Sex acts occurred all over the 108-acre prison campus — in cleaning closets, utility tunnels, toolsheds, woodlands and under a firetruck. Security weaknesses identified three years ago remain because prison managers couldn't get money to fix them.Sexual contact between prison inmates and correctional staff is a felony under state law, and a number of Department of Corrections employees have been convicted of sexual misconduct and other offenses. The state has also settled several lawsuits with victims, paying out more than $1 million.
Two years ago, a historic agreement was struck to remove four hydroelectric dams on the Klamath river. But the process is far from over. The agreement (pdf) signed by a group of Klamath River stakeholders can only be enacted if approved by Congress and the Department of the Interior. The Department of the Interior conducted several studies of the area to determine if the dam removal would revive the salmon population. Recently, a former scientific integrity officer has brought the studies into question. He says the studies are too optimistic about the outcomes of the dam removal.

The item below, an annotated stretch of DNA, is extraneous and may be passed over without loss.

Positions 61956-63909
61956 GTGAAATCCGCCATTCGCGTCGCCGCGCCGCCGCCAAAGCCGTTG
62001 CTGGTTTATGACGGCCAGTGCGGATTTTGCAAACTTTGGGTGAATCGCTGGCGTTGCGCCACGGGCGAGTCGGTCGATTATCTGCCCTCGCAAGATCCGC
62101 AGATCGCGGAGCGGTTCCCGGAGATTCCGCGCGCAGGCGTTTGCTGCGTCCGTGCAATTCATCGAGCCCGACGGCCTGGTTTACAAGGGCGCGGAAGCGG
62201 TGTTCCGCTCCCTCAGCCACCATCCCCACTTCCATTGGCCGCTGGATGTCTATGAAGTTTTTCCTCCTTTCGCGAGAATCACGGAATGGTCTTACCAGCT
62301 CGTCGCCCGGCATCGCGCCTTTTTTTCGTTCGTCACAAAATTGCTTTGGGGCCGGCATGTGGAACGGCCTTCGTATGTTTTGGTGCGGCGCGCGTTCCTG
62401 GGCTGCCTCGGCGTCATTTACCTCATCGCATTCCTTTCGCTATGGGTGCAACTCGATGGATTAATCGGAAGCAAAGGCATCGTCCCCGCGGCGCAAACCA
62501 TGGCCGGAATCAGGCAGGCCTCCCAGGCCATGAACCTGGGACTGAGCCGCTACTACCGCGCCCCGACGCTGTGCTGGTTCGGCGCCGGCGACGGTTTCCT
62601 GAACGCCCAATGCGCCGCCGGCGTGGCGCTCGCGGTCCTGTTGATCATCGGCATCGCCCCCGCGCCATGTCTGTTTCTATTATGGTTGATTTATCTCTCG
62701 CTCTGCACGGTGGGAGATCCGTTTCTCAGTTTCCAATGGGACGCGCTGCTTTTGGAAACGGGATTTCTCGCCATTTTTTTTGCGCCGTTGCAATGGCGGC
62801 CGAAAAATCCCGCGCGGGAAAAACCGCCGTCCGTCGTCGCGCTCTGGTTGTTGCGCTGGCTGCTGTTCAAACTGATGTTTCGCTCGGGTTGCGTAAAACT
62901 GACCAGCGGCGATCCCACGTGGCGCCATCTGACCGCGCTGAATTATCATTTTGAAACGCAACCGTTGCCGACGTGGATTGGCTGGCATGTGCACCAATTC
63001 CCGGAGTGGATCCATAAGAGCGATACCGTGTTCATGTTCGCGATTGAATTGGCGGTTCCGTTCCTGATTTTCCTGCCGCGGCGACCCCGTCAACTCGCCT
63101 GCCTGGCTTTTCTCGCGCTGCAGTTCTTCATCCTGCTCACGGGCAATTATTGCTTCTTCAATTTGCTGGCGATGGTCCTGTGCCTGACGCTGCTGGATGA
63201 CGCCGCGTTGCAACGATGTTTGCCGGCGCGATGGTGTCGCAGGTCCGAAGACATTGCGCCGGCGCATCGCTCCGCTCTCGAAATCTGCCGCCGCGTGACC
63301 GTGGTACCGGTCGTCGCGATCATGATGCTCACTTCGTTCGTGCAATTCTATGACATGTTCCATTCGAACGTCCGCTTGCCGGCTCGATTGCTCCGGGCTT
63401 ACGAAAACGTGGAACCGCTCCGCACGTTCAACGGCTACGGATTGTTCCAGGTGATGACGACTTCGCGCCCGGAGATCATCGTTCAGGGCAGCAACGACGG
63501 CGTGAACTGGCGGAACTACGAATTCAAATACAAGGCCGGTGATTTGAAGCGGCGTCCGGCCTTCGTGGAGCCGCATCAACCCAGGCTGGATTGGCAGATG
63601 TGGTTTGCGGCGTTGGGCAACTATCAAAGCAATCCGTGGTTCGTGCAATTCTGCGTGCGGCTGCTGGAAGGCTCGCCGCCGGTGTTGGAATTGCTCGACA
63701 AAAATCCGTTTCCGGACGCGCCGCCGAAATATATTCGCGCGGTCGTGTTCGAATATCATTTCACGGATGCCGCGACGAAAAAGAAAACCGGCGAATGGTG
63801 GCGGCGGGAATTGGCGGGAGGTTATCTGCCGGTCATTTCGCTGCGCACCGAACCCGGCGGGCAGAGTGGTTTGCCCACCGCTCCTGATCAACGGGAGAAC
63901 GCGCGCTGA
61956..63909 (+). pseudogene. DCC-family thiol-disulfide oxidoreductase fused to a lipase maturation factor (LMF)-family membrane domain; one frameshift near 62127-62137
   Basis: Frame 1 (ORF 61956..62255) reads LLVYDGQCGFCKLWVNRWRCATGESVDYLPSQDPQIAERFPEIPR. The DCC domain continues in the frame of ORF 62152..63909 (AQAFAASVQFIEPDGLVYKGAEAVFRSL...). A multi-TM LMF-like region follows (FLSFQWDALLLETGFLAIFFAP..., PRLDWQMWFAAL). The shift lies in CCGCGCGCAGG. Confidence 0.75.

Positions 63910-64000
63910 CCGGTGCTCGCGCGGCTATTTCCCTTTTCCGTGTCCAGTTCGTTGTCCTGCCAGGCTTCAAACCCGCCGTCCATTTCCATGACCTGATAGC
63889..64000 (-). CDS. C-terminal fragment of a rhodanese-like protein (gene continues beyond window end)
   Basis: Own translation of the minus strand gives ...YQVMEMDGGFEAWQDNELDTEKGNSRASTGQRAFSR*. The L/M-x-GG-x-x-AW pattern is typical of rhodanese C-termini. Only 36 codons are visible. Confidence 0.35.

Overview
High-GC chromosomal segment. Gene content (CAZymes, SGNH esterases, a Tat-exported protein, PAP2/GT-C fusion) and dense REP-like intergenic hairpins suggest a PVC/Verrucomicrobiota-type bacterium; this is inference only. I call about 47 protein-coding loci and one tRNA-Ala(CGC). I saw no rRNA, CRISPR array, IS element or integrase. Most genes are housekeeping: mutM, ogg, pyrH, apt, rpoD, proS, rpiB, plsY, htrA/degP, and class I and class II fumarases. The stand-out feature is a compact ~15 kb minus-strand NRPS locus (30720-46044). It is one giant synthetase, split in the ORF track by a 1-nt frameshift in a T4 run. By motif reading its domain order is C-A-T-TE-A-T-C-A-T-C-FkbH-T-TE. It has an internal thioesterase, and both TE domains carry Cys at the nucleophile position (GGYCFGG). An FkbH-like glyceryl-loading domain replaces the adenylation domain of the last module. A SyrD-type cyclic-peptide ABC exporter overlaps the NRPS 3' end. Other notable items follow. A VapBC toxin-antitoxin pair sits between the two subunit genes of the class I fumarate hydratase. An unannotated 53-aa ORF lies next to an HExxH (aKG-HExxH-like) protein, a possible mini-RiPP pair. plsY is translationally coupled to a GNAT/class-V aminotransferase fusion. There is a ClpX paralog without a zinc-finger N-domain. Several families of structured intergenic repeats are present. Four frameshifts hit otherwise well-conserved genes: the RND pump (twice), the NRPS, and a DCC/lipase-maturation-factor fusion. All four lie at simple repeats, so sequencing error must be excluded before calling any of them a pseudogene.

How We Live is our series that explores how the places where people live reflect their beliefs and principles — what the physical space says about how they live their lives. We've visited a tiny house and a pocket neighborhood and this time, we went to the Jantzen Beach Moorage to talk with people who live in floating homes: Floating homes are often called "houseboats," by many people even though they are actually stationary. There are a handful of floating home communities along the Columbia and Willamette Rivers. Some of the structures date back to the early days of Oregon's statehood when floating bordellos catered to mill workers. Today, the homes are docked together and neighbors share utilities and, in some cases, ownership of the docks themselves. Not surprisingly, the lives of the moorage residents are ruled very much by the weather. As our guest Ron Schmidt says,